It’s hard to begin to get a handle on white converts. Even if I limit myself to North America—though I’m not sure that doing that would be entirely accurate. Even back in the stone age (aka pre-internet days), when communications were so painfully expensive/slow, our experiences as white converts were affected by whatever contacts we had with the experiences or ideas of white converts elsewhere (particularly in western Europe). It seems that ours is a transnational experience.
There really is no “white convert community” in the sense of a fixed entity. It’s more like a flowing river… or less poetically, a revolving door, with people entering and exiting all the time (and some still whirling around and around). The convert population is forever in flux. There don’t seem to be many statistics available, presumably in part because it must be hard to study such a small population that is geographically dispersed. One study in Illinois by a Muslim researcher in the late ’90′s found that about 75% of American converts (race not mentioned) leave Islam, but how applicable these numbers might to elsewhere in North America or to the situation now even in Illinois is unclear. But speaking from experience, the converts I knew were often highly mobile in more ways than one: Some left Islam. Some left conservative Islam for much more liberal interpretations (which for us at that time meant pretty much that they had left Islam… and we lost contact with them). Some moved across the continent… or to the other side of the world. Some moved repeatedly.
The recent news items involving converts and extremism continue to really bother me. I mean, wtf??? What on earth is going on here?
Part of the problem is (for lack of a better word) the horror. Who on earth would have thought that it could be in any way appropriate to hack anyone to death? Some things are just beyond belief. Young men barely out of high school going somewhere half-way across the world to blow sh*t up and kill people they don’t know much if anything about, inspired by apparently little more than… propaganda videos with men in fatigues with Arabic slogans on their headbands and carrying guns while nasheeds play in the background??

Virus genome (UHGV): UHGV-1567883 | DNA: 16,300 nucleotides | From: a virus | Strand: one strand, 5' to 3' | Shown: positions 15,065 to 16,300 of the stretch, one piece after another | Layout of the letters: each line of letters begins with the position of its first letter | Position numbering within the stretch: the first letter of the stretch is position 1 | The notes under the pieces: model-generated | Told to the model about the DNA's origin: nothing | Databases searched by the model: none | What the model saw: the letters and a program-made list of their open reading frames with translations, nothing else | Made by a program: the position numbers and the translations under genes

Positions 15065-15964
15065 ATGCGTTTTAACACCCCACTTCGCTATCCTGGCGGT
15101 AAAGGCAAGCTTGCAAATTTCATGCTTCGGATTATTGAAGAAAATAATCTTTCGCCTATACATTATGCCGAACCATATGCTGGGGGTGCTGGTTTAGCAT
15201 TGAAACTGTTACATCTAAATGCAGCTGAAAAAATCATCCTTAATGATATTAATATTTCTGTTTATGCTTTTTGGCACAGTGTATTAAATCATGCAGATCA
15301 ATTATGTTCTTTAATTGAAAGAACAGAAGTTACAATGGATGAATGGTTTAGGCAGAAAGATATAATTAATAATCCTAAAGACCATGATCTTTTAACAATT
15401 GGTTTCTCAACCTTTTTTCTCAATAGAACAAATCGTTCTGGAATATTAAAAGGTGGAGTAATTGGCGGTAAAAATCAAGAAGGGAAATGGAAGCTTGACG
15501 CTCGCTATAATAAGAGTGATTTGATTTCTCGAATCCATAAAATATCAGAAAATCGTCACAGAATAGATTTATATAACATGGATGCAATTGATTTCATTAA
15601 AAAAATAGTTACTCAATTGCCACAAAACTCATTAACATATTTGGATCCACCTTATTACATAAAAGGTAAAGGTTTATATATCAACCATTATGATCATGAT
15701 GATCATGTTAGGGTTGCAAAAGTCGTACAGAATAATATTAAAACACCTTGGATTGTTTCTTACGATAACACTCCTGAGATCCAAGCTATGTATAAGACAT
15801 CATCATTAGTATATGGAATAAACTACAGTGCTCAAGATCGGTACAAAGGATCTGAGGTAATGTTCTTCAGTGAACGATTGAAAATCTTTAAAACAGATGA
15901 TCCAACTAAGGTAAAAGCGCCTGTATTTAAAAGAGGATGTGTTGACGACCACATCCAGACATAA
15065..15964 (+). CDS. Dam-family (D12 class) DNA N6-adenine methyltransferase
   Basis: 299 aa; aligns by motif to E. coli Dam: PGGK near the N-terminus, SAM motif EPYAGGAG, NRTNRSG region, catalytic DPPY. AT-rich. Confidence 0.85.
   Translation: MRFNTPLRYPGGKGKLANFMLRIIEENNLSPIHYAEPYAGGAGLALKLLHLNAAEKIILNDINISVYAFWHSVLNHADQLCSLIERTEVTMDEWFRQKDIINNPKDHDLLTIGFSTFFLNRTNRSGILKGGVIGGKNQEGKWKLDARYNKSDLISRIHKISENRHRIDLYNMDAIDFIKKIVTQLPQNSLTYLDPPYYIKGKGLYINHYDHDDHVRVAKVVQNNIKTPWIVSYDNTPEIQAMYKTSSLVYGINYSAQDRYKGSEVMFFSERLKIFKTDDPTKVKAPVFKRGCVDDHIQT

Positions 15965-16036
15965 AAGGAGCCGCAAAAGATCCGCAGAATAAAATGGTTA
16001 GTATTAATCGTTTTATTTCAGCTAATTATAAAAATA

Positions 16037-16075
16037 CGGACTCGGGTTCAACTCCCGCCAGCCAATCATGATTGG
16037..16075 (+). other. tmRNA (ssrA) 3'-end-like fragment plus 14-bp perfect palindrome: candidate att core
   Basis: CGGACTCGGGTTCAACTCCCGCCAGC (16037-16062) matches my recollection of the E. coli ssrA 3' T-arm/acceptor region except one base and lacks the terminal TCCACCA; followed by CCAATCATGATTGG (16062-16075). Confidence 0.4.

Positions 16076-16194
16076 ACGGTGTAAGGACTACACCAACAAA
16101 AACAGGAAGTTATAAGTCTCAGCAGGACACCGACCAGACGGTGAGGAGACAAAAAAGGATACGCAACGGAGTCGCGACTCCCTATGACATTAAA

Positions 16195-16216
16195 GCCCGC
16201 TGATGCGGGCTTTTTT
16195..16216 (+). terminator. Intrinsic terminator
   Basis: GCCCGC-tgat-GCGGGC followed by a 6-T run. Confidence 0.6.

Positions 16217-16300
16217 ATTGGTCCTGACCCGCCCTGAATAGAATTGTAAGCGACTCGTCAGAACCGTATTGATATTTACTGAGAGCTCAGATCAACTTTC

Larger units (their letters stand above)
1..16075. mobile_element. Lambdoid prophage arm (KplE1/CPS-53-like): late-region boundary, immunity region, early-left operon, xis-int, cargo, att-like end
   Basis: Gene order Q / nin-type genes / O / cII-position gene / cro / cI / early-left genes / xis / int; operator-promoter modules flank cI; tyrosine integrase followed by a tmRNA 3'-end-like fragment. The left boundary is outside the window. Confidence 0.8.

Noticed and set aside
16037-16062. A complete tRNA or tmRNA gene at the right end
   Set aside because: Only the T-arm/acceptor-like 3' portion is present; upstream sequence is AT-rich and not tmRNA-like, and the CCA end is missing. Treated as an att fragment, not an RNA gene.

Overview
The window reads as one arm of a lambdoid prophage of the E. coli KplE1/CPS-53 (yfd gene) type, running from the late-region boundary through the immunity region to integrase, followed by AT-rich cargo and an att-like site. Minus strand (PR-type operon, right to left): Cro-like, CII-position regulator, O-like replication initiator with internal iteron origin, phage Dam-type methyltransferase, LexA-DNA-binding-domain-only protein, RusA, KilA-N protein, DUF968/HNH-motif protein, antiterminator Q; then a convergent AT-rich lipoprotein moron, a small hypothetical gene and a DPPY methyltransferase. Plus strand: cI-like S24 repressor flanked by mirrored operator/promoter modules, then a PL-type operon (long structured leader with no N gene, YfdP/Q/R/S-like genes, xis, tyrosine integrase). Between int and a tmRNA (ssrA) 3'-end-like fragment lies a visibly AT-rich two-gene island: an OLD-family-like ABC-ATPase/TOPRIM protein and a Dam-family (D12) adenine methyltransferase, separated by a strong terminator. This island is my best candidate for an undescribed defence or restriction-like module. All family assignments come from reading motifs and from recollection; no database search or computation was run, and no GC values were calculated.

There’s that type of horror, and then there is the quieter, yet somehow even more chilling horror. The stories of converts who get sucked into the role of enabler for extremists. Whether knowingly or unknowingly… or somewhere in-between. Extremists not only in the narrow sense that tends to dominate media coverage—those who use violence—but extremists in terms of social and/or political attitudes.
Part of the problem (again for lack of a better word) is the shame factor. In the public eye, these are my people.
In the last post, I talked about how “The Thaw” reminds me so much of similar North American Muslim discourses that I encountered when I converted. In particular, “The Thaw” reminds me of a particular Muslim rap song by Native Deen that I encountered well after I converted, but when my kids were young and thirsting for all the worldly things that we were trying to censor or prevent their access to.